In today’s COVID-19 environment, which makes sense --masks or no masks? Equally confusing, has the social and economic wellbeing of the country actually been more harmed by the coronavirus or government-imposed lockdowns?
First, have face coverings saved lives and prevented the spread of the disease? Probably. Second, have lockdowns caused, in some way, personal, social and economic hardships for nearly everyone? Undoubtedly.
Is it a fair trade-off? I don’t think so.
According to the Centers for Disease Control, the nation’s agency for disease and health problems, over 200,000 deaths, out of a population of 330 million, have been contributed to COVID; about 0.06 percent. However, the vast majority of these fatalities are the result of an individual’s preexisting medical ailments, not the actual virus itself.
In Graham County, 26 COVID related deaths (as of Oct. 15), have been reported by the county health department, and every one of them had preexisting health issues, which dramatically decreases a person’s chances of survival. In a county of about 40,000 citizens, 26 virus fatalities represent 0.065 percent of the population. This closely mirrors the national average.
The economy, on the other hand, has been dealt a severe blow, affecting many more people than COVID ever has. Business closures and layoffs vastly outnumber the contagion’s statistics. At one point, approximately 20 million people were out of work. Related commercial industries suffered hundreds of thousands of terminations and reduced work schedules.
An individual normally recovers from a COVID infection within a few weeks. A person laid off from work may never return to that particular job. In fact, could remain unemployed for many months.
Adding fuel to the fire, millions of medical procedures and other health concerns have been delayed because of the pandemic. Initially, some hospitals were overwhelmed with COVID patients, causing a backlog in scheduled operations, and a shortage of certain types of medical equipment.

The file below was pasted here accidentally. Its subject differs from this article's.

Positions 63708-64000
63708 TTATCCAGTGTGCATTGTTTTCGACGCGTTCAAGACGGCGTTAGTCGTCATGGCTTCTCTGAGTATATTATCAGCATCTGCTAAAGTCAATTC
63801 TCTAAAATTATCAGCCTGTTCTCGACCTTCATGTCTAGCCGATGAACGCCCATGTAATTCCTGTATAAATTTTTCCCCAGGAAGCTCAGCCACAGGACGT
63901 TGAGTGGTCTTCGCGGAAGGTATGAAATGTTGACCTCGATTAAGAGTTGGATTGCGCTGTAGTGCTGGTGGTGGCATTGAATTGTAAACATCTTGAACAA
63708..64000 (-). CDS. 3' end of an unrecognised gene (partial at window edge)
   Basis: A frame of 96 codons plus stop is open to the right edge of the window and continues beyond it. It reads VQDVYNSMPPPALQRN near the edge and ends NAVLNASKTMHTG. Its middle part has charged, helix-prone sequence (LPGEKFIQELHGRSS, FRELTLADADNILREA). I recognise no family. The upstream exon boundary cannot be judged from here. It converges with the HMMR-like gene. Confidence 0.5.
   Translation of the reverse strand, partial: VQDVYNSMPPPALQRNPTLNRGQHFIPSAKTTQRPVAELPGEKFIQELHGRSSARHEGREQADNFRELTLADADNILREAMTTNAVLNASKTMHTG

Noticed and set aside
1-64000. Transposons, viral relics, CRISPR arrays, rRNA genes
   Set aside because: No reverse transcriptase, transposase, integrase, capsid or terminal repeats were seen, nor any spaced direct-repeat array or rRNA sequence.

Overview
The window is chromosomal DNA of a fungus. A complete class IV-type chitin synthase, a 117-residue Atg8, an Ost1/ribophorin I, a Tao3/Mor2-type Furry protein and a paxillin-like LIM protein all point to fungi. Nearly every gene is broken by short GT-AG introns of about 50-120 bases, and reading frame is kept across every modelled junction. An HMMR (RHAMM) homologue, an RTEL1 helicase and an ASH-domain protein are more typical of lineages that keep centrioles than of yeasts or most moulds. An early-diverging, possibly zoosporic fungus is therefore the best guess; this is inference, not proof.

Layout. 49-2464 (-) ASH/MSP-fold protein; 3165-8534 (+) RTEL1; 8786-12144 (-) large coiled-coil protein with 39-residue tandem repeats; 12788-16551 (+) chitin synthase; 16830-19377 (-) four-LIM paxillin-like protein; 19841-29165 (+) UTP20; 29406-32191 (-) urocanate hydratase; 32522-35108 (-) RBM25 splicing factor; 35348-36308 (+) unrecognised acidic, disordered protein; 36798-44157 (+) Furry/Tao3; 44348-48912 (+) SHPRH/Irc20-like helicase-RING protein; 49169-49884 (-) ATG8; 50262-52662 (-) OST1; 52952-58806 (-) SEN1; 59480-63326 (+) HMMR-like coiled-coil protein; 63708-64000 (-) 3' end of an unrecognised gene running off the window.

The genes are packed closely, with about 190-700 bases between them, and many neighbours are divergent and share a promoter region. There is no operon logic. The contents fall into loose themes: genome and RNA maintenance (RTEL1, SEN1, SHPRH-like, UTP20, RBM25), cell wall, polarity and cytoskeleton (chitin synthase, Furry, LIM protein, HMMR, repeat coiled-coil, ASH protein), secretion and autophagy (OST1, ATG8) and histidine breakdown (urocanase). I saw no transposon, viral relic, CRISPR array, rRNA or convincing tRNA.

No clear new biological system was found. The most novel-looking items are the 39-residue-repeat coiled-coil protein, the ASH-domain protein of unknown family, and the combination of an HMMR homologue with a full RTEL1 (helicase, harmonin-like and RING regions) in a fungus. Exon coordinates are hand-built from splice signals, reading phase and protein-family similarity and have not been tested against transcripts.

The resulting domino effect on our healthcare system has resulted in more difficulties and personal physical and mental ailments. Suicides have risen, drug overdoses, alcoholism and family tensions have spiked.
Closures of schools, churches, social and sporting events have inflicted additional stress. Large box stores are permitted to remain open while less fortunate enterprises are deemed “non-essential.” Businesses began implementing “work-from-home” policies, placing further burdens on families’ personal affairs.
Face masks and social distancing decrees became the new strategy to combat a virus still not fully understood. These rules have often strained relationships between citizens and authorities. Arrests for non-masked people have been reported in some areas, in addition for failing to properly maintain a six-foot “social distance.”
Since there is no existing law requiring either, the forced imposition of mask and social distancing rules, through threats of arrest for non-compliance, only further amplifies COVID’s negative impact upon an already virus weary society. Unwarranted fear of something involving a substantially lesser percentage of the population is not a rational approach to resolving the public’s concerns.
COVID-19 is an unfortunate occurrence, but intentionally driving a society and economy off the rails in hopes of restraining an air borne illness seems too drastic a solution.
To irrationally repeat the hysteria could cause long term damage.
Mike Bibb lives in Safford.